Jamaica Plain resident Javier Caballero is a professional cellist who has been performing with Shelter Music Boston since 2015. Shelter Music Boston performs chamber music concerts at area homeless shelters every month. The Gazette conducted a question-and-answer session through email with Caballero about his involvement with Shelter Music Boston and being a professional musician. (The session has been edited.)
When did you realize you wanted to become a professional musician?
I decided to become a professional musician during my junior year in high school. The cello professor at the local university in Tampa, Scott Kluksdahl, noticed that I had some talent on the cello and wondered if I was considering majoring in music for college. I told him that I thought about it but didn’t want to become a ‘starving musician’ and would likely major in engineering like my father. He replied, “Well, Javier, music is a calling and you either have it or you don’t. If you do, you should major in music and things will work out. If you don’t, you should major in engineering.” That was the first time I heard someone frame it that way and that is all I needed to make the leap into becoming a professional musician.
What made you choose to become a cellist?
I actually started on the violin to be like my brother who started the violin a year before me. But right away I was curious about the cello because it was larger and looked more fun. Two years after studying the violin I had the opportunity to try the cello and immediately loved it and the rest is history!
How has music affected your life?
Music has completely transformed my life. Not only has it given me the vehicle to find my own voice, express myself, and develop my confidence, it has also taken me all over the world– literally! I’ve been fortunate enough to travel to Europe, Asia, and the Middle East to perform.
What are your favorite pieces to play?
I definitely have way too many favorite pieces to play and it also depends on the day. But some of my top favorites include playing the Bach Suites for solo cello, chamber music by Brahms, and rocking out in the pit orchestra for musicals like Spring Awakening!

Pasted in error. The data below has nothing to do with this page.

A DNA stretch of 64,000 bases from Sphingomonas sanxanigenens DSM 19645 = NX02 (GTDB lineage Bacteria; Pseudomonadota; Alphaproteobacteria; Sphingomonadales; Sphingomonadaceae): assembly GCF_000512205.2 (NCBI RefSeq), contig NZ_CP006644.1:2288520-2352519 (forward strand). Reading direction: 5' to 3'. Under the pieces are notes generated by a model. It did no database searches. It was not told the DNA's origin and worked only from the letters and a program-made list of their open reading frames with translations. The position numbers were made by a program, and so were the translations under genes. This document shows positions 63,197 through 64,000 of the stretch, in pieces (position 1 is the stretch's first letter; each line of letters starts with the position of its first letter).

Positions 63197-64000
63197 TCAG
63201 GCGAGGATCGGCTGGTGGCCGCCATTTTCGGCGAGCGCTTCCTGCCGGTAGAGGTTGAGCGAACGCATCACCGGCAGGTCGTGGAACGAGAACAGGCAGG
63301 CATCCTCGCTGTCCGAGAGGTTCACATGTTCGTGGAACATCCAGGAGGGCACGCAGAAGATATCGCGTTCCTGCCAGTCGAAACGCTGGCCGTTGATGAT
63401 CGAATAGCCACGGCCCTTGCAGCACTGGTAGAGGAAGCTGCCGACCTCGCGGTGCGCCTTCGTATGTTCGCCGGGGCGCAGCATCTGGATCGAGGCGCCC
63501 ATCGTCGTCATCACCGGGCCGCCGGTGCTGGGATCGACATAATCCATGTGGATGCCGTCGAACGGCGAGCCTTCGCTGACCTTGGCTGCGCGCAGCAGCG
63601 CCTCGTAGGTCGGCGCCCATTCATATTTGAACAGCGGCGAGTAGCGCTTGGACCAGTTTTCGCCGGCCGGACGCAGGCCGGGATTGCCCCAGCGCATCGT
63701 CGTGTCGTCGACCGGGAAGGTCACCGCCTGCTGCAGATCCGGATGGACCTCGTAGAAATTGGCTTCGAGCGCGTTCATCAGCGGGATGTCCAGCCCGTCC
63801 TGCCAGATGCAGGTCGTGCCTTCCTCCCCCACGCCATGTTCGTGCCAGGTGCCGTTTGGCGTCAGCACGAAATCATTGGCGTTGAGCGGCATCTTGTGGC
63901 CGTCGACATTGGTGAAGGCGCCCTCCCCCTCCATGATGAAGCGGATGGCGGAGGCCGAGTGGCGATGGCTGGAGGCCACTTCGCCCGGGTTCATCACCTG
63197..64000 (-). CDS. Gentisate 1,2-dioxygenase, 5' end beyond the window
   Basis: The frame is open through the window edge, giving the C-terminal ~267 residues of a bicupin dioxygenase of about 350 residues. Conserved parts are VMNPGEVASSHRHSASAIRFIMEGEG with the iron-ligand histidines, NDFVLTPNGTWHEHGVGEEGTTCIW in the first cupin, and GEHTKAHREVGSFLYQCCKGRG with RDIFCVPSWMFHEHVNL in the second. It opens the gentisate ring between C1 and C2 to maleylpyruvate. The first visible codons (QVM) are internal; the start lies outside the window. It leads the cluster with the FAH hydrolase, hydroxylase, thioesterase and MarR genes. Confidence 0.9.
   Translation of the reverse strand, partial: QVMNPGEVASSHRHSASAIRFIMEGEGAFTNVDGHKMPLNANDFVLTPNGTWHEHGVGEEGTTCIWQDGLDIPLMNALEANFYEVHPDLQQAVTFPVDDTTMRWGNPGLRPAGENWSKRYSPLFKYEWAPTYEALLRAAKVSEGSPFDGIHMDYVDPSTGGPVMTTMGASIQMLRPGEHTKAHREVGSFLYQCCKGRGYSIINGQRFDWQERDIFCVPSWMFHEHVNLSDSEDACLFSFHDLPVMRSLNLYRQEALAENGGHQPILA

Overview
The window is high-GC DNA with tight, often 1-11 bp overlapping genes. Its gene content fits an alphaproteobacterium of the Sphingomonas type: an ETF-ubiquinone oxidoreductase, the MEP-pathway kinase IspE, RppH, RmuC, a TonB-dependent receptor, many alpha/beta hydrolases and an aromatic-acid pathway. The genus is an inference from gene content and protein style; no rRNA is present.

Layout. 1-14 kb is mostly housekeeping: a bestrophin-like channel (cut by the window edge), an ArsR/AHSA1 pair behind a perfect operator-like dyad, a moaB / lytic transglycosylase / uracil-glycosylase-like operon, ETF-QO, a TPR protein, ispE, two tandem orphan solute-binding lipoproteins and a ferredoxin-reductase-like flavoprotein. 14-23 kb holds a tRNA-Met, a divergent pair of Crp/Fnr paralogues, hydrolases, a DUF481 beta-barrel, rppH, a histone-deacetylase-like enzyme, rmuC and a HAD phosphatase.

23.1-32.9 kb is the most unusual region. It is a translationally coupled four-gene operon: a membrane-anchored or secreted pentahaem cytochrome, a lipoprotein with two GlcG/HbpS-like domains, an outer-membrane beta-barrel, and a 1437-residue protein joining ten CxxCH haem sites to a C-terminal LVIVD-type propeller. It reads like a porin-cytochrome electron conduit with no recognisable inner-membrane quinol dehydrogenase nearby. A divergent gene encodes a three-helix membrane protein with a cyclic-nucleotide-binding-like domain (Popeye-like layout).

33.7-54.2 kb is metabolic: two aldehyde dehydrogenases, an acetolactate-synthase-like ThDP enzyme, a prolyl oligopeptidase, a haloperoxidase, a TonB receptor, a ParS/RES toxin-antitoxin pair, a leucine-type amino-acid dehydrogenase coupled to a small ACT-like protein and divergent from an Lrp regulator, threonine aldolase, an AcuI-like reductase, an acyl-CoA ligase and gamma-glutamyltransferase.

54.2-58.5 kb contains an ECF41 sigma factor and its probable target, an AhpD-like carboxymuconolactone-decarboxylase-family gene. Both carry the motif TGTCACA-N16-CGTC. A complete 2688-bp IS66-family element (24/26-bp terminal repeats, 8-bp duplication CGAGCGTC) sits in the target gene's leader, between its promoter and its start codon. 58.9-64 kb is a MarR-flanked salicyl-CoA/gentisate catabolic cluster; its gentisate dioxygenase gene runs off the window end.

How did you become involved with Shelter Music Boston?
I became involved with Shelter Music Boston (SMB) two years ago when I met its founding Artistic Director, Julie Leven. I had previously read articles about SMB’s inspiring mission so when I met her I told her I was a fan of the program and would be happy to help out if needed. At that time she had grown the program from 2 musicians (violin and viola) to 3 musicians (2 violins and viola) and was anticipating that shortly thereafter she might have enough financial support to add a 4th musician and bring a full string quartet to the shelters. So I was thrilled when she called me a few months later to let me know that she was looking for a cellist and I’ve been playing with the group ever since!
How does Shelter Music Boston operate?
Shelter Music Boston presents monthly chamber music concerts in Greater Boston homeless shelters, delivering professional live classical music as a social service. It is our belief that all people deserve access to the dignity, creativity, and passion of classical music whether or not they have a home.
Following each concert we distribute a brief survey to our audience. In addition to measuring and documenting the success and impact of our program, our survey provides an opportunity for each audience member let us know their thoughts about the music.
To read more about the impact of our concerts: bit.ly/2wo4AOa.
Anything else you would like to add?
It is our dream to increase the capacity of bringing these healing concerts to more community members in need during the years to come. There are many ways to support this work either through a donation of any size, or even by donating time to volunteer at any of our concerts.